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Async Attribute and Scripts At The Bottom

Published by Chris Coyier

A reader recently wrote in and (essentially) asked me:

Is there any reason to use the async attribute when the script is already at the bottom of the page?

I'm not a master at this stuff, but this is how I understand it...

What he was talking about was this:

  <script async src="/js/script.js"></script>


We've covered this before a bit. It's extra-interesting to re-visit now though, because the async attribute is now really the only recommended way to be doing async scripts.

So, is there any reason to use the async attribute when the script is already at the bottom of the page?

Short Answer


Longer Answer

What you are trying to prevent with the async attribute is parser blocking. If you use the async attribute, you are saying: I don't want the browser to stop what it's doing while it's downloading this script. I know that this script doesn't really depend on anything being ready in the DOM when it runs and it also doesn't need to be run in any particular order.

If you load the script at the bottom of the page, the parser is effectively done already, so blocking it isn't a big deal. You're essentially already deferring the script, which is kinda like a more hardcore async. See comparison.

It might even be a little dangerous.

If you were just operating under the assumption that async = good, you might do something like:

  <script async src="/js/libs.js"></script>
<script async src="/js/page.js"></script>


That could be bad news, because chances are "libs.js" has dependencies for "page.js", but now there is no guarantee the order in which they run (bad).

It's mostly third-party thing.

Third-party scripts are the big use-case for async scripts. They (the third-parties) can't control where you put that script on your page, so they are typically designed to work no matter when/where they load anyway. You also can't control third-parties (that's what a third-party is, Wayne) so making darn sure they don't slow your site down is ideal.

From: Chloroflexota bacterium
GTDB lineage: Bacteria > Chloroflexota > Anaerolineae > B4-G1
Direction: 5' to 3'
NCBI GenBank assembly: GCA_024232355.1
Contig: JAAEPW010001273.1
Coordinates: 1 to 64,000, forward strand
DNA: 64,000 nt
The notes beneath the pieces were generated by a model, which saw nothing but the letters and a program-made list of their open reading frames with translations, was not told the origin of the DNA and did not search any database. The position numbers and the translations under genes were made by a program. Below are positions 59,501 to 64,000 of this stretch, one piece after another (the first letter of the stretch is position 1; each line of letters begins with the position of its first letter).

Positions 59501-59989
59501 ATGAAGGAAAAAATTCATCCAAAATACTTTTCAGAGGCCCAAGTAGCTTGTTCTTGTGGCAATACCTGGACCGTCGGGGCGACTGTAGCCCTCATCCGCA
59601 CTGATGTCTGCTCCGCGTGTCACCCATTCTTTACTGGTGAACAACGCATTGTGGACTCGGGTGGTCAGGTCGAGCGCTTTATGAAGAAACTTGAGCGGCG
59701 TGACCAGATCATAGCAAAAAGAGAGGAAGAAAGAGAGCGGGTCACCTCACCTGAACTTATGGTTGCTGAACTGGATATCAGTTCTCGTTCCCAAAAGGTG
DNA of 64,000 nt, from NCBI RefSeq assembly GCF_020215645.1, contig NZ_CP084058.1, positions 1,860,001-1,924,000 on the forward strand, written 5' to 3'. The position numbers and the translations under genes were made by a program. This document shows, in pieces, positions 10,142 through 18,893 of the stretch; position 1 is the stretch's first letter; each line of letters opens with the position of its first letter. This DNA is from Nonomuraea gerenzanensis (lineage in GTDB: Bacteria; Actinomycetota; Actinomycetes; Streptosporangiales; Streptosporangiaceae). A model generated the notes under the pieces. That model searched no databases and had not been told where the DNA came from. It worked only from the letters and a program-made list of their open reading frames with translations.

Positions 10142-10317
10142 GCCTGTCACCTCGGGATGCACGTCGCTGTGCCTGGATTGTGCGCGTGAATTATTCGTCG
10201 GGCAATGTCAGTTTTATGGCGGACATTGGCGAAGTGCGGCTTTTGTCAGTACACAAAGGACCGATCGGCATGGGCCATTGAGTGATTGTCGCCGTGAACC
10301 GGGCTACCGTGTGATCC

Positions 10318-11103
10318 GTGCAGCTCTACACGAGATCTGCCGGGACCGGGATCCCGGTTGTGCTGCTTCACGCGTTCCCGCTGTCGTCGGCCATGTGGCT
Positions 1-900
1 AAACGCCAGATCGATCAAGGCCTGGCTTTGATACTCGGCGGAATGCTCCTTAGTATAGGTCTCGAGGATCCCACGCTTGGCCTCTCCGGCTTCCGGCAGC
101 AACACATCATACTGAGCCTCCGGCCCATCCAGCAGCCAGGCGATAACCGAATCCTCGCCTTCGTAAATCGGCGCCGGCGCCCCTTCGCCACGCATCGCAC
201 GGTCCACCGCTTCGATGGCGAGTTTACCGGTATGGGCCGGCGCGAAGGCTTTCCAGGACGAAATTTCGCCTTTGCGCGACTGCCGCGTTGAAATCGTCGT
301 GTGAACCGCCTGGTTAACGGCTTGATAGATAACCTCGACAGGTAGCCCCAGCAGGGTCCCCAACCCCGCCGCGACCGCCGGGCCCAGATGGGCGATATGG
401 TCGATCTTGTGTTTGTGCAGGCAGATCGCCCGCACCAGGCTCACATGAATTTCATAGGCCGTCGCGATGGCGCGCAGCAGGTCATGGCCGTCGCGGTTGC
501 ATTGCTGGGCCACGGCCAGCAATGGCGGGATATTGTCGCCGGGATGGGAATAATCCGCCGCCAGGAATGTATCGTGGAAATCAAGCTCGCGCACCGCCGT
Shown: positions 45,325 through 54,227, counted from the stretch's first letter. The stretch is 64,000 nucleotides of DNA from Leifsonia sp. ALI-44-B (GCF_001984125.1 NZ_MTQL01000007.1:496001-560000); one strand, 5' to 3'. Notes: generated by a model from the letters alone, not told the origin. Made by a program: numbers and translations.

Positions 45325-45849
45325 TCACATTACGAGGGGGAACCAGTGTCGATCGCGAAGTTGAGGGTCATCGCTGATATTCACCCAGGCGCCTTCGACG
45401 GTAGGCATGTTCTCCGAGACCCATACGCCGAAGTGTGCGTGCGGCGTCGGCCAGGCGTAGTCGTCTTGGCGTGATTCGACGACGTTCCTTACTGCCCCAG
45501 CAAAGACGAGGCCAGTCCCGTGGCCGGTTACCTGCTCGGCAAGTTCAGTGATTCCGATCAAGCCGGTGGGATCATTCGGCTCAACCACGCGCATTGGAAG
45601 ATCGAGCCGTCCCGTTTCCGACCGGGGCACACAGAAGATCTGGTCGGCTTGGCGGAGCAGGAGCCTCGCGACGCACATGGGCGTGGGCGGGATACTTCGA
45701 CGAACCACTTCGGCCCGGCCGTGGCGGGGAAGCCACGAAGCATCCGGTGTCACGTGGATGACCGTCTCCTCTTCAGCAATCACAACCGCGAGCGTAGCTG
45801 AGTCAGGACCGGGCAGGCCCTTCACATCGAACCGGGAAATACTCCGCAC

Is there any other use-cases?

I guess if you really wanted to get the download started on one of your own scripts right away, and it didn't matter when it ran, you could put it in the <head> and async it.

I might be kinda wrong.

I tend to screw up these JavaScript advice posts, so if I did, let's talk about it in the comments and I'll make sure the content of this post reflects the best information.


  1. alexander farkas
    Permalink to comment#

    There is still a usecase to use async, although it was put at the bottom. Any script added sync inside the document blocks the domcontentloaded (ready) event, which is often used to initialize UI widgets/components.

    But you are absolutley right. The most important use case for async nowadays would be third party code, which must be loaded async or better using friendly iframe technique. Unfortunaltey this is often impossible, because of bad written scripts.

  2. I like the short answer, it’s cleaner.

  3. While I agree that you shouldn’t use it because it doesn’t guarantee the order of execution… By using the async attribute, it actually executes the script twice as normal script tag. Injecting via the script tag into the dom takes 0.1sec longer on average but I still think that’s the best solution.

  4. Is there any reason to use the async attribute when the script is already at the bottom of the page?
    i say: No, bu sometime Yes!